During your next team meeting, share your company-wide goals and explain how your team’s goals will ladder up to them. Once you’ve set some general goals for the team, brainstorm some ideas collaboratively on how the team can achieve those goals. This can include things like:
- Spending time updating outdated call scripts
- Improving the feedback sharing process between customer service and other teams
- Finding new learning opportunities for the team to level up their skills
- Putting measures in place to stay mentally healthy when working from home
When your agents are able to take ownership of the goals they’re setting out to reach (versus just being told what to do), they’ll put in the time and effort needed to hit those goals!
If you’re unsure how to go about starting this conversation, check out this OKR goal-setting meeting agenda to kick things off effectively.
What putting performance over presence looks like
The never leave work before your boss, or in this case the always be online mentality is outdated. Instead of pushing for this type of culture at work, make a point to let your team know (and show them) that you trust them. Stop asking about the hours they put in. Stop publicly recognizing others for working long hours. Start looking at the output your agents are producing.
For example, let’s compare these two employees:
Employee A was online for 10 hours yesterday and experienced:
- Below-average service levels
- Above-average call abandonment rate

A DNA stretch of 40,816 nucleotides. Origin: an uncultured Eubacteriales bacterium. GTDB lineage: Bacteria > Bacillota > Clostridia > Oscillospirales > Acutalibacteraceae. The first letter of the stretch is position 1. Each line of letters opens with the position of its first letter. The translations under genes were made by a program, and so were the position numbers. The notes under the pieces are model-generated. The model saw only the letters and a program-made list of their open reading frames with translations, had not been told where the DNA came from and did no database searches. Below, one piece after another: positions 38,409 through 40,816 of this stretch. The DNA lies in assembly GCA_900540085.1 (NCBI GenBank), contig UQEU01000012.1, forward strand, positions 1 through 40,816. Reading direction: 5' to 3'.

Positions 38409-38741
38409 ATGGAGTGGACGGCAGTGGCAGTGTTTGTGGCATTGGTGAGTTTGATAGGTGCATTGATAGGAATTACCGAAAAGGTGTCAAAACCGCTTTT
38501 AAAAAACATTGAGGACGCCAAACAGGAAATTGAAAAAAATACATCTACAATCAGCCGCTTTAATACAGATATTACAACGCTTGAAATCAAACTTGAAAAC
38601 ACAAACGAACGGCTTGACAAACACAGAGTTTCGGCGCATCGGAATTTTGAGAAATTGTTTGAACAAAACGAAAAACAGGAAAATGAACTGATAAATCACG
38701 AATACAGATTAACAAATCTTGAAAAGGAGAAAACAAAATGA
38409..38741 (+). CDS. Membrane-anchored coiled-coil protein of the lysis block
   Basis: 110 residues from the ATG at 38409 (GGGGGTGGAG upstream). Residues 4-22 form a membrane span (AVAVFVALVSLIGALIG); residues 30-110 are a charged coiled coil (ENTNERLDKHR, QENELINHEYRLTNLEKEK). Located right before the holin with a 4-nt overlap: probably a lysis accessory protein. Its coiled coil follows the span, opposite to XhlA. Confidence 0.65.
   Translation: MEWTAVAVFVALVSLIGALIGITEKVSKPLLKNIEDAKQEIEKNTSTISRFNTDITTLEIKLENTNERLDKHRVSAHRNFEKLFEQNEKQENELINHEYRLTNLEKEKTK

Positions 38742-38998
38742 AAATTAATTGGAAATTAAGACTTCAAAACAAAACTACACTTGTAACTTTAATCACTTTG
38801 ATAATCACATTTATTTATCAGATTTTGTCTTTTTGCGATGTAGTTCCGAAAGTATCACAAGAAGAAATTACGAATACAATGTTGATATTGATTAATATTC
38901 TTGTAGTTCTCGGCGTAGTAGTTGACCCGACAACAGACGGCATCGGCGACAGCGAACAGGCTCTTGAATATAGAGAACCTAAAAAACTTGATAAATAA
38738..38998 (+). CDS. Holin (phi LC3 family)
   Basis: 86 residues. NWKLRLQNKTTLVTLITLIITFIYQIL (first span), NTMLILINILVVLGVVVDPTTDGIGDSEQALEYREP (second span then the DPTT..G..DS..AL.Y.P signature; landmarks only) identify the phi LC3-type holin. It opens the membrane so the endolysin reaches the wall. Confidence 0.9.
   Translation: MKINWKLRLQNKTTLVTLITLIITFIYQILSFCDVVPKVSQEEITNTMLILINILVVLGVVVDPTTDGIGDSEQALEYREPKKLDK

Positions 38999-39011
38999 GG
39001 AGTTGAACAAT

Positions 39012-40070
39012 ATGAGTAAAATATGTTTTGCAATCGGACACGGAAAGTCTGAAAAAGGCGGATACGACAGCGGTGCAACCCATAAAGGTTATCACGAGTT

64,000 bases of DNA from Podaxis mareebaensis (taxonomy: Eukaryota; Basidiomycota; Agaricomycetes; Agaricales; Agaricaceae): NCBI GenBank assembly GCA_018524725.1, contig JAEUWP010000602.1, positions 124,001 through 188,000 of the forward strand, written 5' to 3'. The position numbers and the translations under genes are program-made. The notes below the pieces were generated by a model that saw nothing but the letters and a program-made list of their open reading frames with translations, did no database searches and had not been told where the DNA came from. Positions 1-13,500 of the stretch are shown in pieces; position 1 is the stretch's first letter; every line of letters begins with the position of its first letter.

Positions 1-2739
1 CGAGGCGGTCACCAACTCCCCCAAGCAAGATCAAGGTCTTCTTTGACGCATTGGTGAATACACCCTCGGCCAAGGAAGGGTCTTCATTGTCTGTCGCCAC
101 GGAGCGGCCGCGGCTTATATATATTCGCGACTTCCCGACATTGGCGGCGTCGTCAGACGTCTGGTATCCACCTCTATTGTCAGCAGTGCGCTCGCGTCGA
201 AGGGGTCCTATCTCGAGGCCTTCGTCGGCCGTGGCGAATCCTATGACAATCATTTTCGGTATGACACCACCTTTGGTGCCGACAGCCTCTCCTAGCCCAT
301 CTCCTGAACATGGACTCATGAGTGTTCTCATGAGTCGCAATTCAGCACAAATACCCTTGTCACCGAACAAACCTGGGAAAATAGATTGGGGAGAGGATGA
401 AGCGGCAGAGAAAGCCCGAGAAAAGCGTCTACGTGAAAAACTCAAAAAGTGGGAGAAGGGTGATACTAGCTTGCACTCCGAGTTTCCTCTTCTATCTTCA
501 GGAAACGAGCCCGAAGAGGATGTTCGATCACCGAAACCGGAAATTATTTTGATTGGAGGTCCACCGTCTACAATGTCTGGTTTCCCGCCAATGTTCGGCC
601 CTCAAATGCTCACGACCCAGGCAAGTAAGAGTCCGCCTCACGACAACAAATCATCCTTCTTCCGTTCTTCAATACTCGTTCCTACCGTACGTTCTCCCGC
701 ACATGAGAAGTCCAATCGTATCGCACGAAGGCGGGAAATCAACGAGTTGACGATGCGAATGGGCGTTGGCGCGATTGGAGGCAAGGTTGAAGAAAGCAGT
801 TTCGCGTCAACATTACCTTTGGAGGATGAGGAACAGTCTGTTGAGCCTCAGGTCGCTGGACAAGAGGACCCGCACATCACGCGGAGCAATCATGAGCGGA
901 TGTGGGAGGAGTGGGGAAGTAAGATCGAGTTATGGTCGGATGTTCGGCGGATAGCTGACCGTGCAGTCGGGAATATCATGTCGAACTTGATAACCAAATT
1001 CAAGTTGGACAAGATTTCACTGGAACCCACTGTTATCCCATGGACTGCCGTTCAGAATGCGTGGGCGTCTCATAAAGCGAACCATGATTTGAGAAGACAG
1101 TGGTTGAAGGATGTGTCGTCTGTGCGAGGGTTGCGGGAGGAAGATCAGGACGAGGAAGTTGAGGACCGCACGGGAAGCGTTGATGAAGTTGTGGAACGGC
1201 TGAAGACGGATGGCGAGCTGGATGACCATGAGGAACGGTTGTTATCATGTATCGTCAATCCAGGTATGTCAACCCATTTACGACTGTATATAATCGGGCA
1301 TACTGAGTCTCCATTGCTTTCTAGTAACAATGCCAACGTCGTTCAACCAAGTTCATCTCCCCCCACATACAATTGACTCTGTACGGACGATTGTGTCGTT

- An average time on hold of 5 minutes (2 minute above the team’s average)
Employee B was online for 8 hours yesterday and experienced:
- Above-average service levels
- Glowing feedback from 75% of customers (25% did not share feedback)
- An average time on hold of 1 minute (2 minutes below the team’s average)
In this case, is it better to have someone be “present” for longer than their shift and deliver a poor experience to customers, or someone who is delivering a great experience for your customers within the hours of their shift?
Measure people by how effective they are, not by what time they log out of their queue.
Let People Work When They’re Most Productive
Whether they’re productive at 8 am or at 5 pm, make sure you’re giving your team ample opportunities to work when they’re most productive. While this might be more flexible for roles outside of call-centers, you can still make this work logistically for your team.
For example, you can set up a forum or channel for agents to request different shifts based on their schedule. You can encourage agents to swap shifts as well, that way if someone needs to focus on homeschooling in the morning they don’t have to multitask teaching their kid with providing exceptional service to your customers.
Set Clear KPIs for the Team
When it comes to setting goals for your agents, here are four call quality KPIs to measure performance:
- Service level
- First contact resolution
- Call abandonment rate
- Average time on hold
Set benchmarks and measure your team on how they perform against them. Reward and recognize those who achieve or surpass your benchmarks and coach up those who don’t.
Be a Good Performance Assessor
As a manager, you’re ultimately responsible for the performance of the individuals on your team (and your own performance, too). You should go beyond knowing what good versus poor performance looks like. Focus on identifying areas of improvement across all of your agents and learn how to deliver that feedback effectively. In a perfect world, everyone on the team is hitting their numbers, growing, and the only feedback you have to share is in the realm of recognition. But, that’s not the reality.
Being a good performance assessor means that you’re likely also going to have uncomfortable conversations, like putting someone on a performance improvement plan. On the flip slide, it also means that you’re great at identifying ways in which you can help push your team to improve and grow.
With most people working remotely right now, trust is critical to the success of managing a productive and effective call center team. The best way to show your team that you trust them? Value performance over presence. Good luck!